Hungary’s attorney general has asked the speaker of parliament to lift the immunity of MP and deputy justice minister, Pál Völner. The Fidesz politician has also been the ministerial commissioner responsible for the Hungarian Court Bailiffs Chamber since August 2019. He is accused of having illegally received regular payments of 2-5 million forints (EUR 5,500-13,700) from the president of the branch of bailiffs over a sustained period of time. Details are not yet known. In the meantime, the state secretary has announced in a press release that he is resigning from his position.
This article was originally published on our sister-site, Ungarn Heute.
News about a criminal investigation launched against the President of the Hungarian Court Bailiffs Chamber surfaced weeks ago. At the time it was only known that György Schadl was arrested together with his wife at the airport when they were about to leave for Dubai. Since then, several newspapers have contacted the relevant authorities in vain, but no one has provided any information. On Thursday, the head of the prime minister’s office was also asked about the case, but Gergely Gulyás could not answer exactly what Schadl was suspected of. At that point, any political ties to the story were unknown, but independent MP Ákos Hadházy, known for his battle against corruption in Hungary, suspected that someone in the highest circles could be affected- hence the news blackout.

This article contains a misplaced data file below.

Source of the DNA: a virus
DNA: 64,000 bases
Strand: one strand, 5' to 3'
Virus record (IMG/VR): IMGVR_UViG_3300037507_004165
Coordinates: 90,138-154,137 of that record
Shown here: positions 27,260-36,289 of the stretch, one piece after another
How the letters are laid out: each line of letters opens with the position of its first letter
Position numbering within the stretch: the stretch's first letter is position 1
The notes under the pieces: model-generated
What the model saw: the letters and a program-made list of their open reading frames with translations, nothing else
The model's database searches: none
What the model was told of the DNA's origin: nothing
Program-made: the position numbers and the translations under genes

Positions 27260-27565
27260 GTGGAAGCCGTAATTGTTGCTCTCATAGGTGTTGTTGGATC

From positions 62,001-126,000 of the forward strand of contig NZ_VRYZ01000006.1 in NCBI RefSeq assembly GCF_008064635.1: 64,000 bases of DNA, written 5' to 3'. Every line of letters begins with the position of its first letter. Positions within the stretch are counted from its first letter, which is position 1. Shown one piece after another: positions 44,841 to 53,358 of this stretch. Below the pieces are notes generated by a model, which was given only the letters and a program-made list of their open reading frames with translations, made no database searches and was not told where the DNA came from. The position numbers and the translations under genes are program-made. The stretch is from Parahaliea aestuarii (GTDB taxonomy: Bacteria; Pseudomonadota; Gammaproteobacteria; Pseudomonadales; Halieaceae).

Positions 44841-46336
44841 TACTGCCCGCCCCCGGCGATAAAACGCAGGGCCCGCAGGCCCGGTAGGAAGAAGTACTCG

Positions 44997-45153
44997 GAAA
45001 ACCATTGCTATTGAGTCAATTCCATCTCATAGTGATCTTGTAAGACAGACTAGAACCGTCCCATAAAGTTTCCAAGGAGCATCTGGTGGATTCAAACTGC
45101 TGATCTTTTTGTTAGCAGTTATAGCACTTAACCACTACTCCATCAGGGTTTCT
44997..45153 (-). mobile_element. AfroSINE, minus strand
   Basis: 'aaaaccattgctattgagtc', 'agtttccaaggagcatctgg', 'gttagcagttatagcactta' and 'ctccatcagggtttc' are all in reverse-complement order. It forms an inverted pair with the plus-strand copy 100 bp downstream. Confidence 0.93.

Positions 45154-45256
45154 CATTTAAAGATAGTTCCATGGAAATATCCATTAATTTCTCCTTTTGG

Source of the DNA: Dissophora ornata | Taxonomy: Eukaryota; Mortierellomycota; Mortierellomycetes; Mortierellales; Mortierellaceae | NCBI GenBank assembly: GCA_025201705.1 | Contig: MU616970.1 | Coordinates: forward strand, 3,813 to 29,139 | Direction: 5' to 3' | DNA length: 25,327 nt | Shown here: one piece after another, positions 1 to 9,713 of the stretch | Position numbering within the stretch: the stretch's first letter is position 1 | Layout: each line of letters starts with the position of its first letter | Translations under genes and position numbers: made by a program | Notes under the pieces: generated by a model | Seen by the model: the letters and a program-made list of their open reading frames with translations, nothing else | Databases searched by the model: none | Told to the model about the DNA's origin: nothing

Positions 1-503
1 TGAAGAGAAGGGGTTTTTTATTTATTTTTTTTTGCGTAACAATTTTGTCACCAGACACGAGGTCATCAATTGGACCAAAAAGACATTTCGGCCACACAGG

Today, the Chief Prosecutor named Pál Völner, the Deputy Minister of Justice, in his statement.
According to the Chief Prosecutor’s Office, what Völner allegedly has done “raises the reasonable suspicion that a senior official accepted bribes in a businesslike and continuous manner in order to gain an advantage by otherwise abusing his official position.” However, it is suspected that over a sustained amount of time he regularly received payments of 2-5 million forints from the President of the Hungarian Court Bailiffs Chamber. However, proceedings against Völner can only be initiated if Parliament waives his immunity.
There are currently a total of twelve suspects in the case – eight of them are bailiffs and one is a deputy bailiff. Six suspects are currently in custody and one person is under house arrest.
A few days ago, pro-government news site origo.hu wrote that personal revenge could be behind the scandal, but did not mention the political aspect.
In his statement sent to the editorial office of 24.hu, Völner wrote that he did not commit any crime and carried out his duties as Secretary of State and Ministerial Commissioner with integrity and in accordance with the law, but that he accepts the political consequences of the case and tenders his resignation today from his post as Secretary of State. He also added that he would cooperate with the authorities.
Völner key figure in Pegasus case
Pál Völner’s name often surfaced in the Hungarian press in recent months, following press reports in the summer claiming that several public figures have likely been monitored in Hungary using Israeli military-grade spyware Pegasus. The deputy justice minister was said to be the one responsible for giving permission for this. The politician was questioned about this several times, but has not yet given definitive answers, citing confidential data about which Hungarian citizens were to be surveilled with Pegasus, and what the reasons could be for this.
Featured photo by Tibor Illyés/MTI